May 24, 2019
By Ekta R. Garg
Enjoy these Spurts from the last month, readers!
Driving home from music one day, Twelve and I heard a commercial for a company called Scentbird that sends a customer custom-picked scents. The DJ talked about what a hefty investment a perfume is and how choosing one without knowing its scent may not go well because a person may not like what they bought.
“Isn’t why they have…?” I said.
“Testers,” Twelve added, finishing my sentence and shaking her head. “That’s what the testers are for.”
As we continued listening to the ad, we heard the company name again: “Scentbird”.
“I never thought of birds being aromatic in any way,” I said to Twelve.
“Baby chicks stink,” she said. “That doesn’t exactly bode well for their company, does it?”
Earlier this week as we left school, Twelve asked, “Are we going to be in town for July 31?”
“Um, no,” I said, “why?”
“Because that’s Harry’s birthday.”
I frowned a little. She didn’t have any friends in school or outside of it named Harry. Did she actually mean—
“Who?” I asked.
“Harry,” she said. “Harry Potter.”
Just as I tried to come up with a response, she added, “June 5 is Draco’s birthday.”
“That’s the one I would celebrate,” Ten piped up from the back. “I wouldn’t celebrate Harry’s. Actually, I would celebrate it but as a funeral.”
“Such a Dursley,” Twelve said with a shake of her head, referring to Harry’s horrible aunt and uncle in the books.
I guess it beats Twelve having an unusual attachment to a teenybopper celebrity. Or, you know. Draco Malfoy.
With school wrapping up this week, the kids were deep in the throes of signing yearbooks. Both Ten and Twelve have been signing books of one another’s friends. Ten described her thought process behind signing the yearbook of one of Twelve’s BFFs who also participates in the same youth theater group as Twelve.
“I wanted to write ‘I enjoy watching you on and off stage’ in N.’s yearbook,” Ten explained, “but I thought that would be a little creepy.”
“N., I love watching you sleep at night,” Twelve said in a sickly sweet voice. “I just come right up to your bedroom window.”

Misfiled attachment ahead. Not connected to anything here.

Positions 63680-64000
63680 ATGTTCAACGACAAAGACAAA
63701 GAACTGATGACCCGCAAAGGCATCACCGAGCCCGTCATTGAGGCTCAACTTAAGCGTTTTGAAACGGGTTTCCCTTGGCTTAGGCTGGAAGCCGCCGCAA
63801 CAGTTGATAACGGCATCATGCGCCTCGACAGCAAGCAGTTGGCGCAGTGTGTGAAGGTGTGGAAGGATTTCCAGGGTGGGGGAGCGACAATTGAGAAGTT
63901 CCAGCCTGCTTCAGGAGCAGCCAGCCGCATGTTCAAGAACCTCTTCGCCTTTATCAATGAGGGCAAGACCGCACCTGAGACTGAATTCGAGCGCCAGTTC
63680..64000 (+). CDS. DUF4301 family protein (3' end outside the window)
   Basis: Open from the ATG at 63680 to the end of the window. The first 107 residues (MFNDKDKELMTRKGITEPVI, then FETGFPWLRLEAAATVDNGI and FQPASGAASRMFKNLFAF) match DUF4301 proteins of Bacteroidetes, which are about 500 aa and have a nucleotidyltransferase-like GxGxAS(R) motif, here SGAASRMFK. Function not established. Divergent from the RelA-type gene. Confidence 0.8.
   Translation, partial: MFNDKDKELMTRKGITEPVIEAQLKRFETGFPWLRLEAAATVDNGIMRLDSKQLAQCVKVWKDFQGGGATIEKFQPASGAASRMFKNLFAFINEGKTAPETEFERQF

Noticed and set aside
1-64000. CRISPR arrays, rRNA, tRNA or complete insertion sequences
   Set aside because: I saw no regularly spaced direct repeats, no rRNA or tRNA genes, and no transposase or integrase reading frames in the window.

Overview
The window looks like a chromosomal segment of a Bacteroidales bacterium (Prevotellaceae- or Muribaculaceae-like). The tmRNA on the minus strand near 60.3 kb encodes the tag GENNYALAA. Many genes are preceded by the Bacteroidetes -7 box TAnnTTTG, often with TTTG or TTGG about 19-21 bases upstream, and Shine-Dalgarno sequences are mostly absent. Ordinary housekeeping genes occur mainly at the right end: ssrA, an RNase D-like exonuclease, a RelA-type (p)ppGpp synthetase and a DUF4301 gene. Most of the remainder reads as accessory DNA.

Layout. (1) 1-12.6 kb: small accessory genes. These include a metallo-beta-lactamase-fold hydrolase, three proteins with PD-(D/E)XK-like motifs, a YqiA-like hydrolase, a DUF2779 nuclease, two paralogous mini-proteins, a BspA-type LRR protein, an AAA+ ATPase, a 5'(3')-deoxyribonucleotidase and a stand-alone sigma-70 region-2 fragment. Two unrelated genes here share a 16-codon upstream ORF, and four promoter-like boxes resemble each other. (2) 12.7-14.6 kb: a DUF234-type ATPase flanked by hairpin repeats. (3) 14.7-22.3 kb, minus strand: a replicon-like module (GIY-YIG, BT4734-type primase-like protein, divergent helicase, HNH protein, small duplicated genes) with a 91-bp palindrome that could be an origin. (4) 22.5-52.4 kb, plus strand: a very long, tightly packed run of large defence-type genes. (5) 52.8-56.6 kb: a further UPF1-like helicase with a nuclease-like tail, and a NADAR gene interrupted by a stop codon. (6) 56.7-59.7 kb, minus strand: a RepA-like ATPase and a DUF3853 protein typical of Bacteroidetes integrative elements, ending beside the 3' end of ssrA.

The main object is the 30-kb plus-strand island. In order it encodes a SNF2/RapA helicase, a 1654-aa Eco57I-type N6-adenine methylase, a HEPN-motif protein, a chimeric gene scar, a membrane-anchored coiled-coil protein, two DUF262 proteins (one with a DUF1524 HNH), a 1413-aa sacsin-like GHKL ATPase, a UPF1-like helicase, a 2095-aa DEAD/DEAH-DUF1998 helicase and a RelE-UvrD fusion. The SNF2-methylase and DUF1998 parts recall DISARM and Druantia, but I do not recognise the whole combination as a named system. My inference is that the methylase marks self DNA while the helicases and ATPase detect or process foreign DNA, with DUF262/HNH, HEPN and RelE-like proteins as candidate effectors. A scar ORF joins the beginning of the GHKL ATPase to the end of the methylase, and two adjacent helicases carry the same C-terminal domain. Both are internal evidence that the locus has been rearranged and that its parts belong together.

We all laughed, open-hearted and open-mouthed, with me doubling over the steering wheel as we waited at a stoplight.
“I love the new pajamas,” Twelve went on, and her sister bounced in the seat behind her in an effort to control her laughter.
“Are those new bed sheets?” I chimed in.
Just then a man in a tattered t-shirt and with green hair crossed the street in front of the car, and we laughed even harder. It’s a good thing he didn’t see us. We probably looked strange, a mother and two girls cracking up at a red light.
Since beginning work in earnest on my novel at the beginning of my month, I’ve talked more about it with the kids. I first shared the story idea with them last year on a family trip to Niagara Falls. In the last year, as I’ve gained more clarity about the book, I’ve talked about it in more concrete terms and ideas with the girls; they in turn have asked questions and offered their own suggestions for the story.
Not all of the ideas are viable.
Ten asked me about the main climax, and I explained a little about the fictional kingdom of Linden that I’ve created and the fight between the king and his enemy.
“You should just have one of the Avengers come in and flatten the whole kingdom,” she said.
“But…but what about the good guys?” I said. “We don’t want to kill everybody.”
“Oh, it’s fine,” Ten said with a wave of her hand. “You don’t need them. The Avengers. That’s what you need.”
I sputtered through the beginning of an explanation about not being able to publish unsolicited fan fiction, but she ignored me.
Later, as Twelve asked me whether I’d solved a particular story problem, Ten inserted herself (in this case literally by sticking her head between her sister and me) and asked, “Is this going to get published all over the world?”
“Um, I hope so,” I said.
“Is it going to sell a million copies?”
“I hope so.”
“Are you going to have a bunch of authors saying good stuff about it on the cover?”
“Um, I hope so.”
She considered my answers. “All righty then.”
Maybe it’s as simple as that.
All righty then.